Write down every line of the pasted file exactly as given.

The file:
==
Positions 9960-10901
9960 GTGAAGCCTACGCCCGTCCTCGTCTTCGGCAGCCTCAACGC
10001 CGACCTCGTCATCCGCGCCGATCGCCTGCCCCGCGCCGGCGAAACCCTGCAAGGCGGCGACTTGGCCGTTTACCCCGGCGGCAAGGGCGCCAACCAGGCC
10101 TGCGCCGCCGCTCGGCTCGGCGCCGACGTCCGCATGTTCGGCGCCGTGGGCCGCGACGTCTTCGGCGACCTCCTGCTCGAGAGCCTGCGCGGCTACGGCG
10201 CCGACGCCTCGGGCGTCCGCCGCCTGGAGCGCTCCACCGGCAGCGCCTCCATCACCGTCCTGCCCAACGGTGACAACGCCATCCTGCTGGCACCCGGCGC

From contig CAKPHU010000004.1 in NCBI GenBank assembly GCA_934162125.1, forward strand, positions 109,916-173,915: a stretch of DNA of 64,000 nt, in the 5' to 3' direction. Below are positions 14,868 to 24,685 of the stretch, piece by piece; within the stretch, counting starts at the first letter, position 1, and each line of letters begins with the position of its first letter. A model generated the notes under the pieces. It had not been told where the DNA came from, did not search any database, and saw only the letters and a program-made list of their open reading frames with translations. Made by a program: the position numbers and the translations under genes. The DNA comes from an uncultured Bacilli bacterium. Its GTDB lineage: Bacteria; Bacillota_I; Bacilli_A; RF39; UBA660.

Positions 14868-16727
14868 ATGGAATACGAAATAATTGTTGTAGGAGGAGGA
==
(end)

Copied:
Positions 9960-10901
9960 GTGAAGCCTACGCCCGTCCTCGTCTTCGGCAGCCTCAACGC
10001 CGACCTCGTCATCCGCGCCGATCGCCTGCCCCGCGCCGGCGAAACCCTGCAAGGCGGCGACTTGGCCGTTTACCCCGGCGGCAAGGGCGCCAACCAGGCC
10101 TGCGCCGCCGCTCGGCTCGGCGCCGACGTCCGCATGTTCGGCGCCGTGGGCCGCGACGTCTTCGGCGACCTCCTGCTCGAGAGCCTGCGCGGCTACGGCG
10201 CCGACGCCTCGGGCGTCCGCCGCCTGGAGCGCTCCACCGGCAGCGCCTCCATCACCGTCCTGCCCAACGGTGACAACGCCATCCTGCTGGCACCCGGCGC

From contig CAKPHU010000004.1 in NCBI GenBank assembly GCA_934162125.1, forward strand, positions 109,916-173,915: a stretch of DNA of 64,000 nt, in the 5' to 3' direction. Below are positions 14,868 to 24,685 of the stretch, piece by piece; within the stretch, counting starts at the first letter, position 1, and each line of letters begins with the position of its first letter. A model generated the notes under the pieces. It had not been told where the DNA came from, did not search any database, and saw only the letters and a program-made list of their open reading frames with translations. Made by a program: the position numbers and the translations under genes. The DNA comes from an uncultured Bacilli bacterium. Its GTDB lineage: Bacteria; Bacillota_I; Bacilli_A; RF39; UBA660.

Positions 14868-16727
14868 ATGGAATACGAAATAATTGTTGTAGGAGGAGGA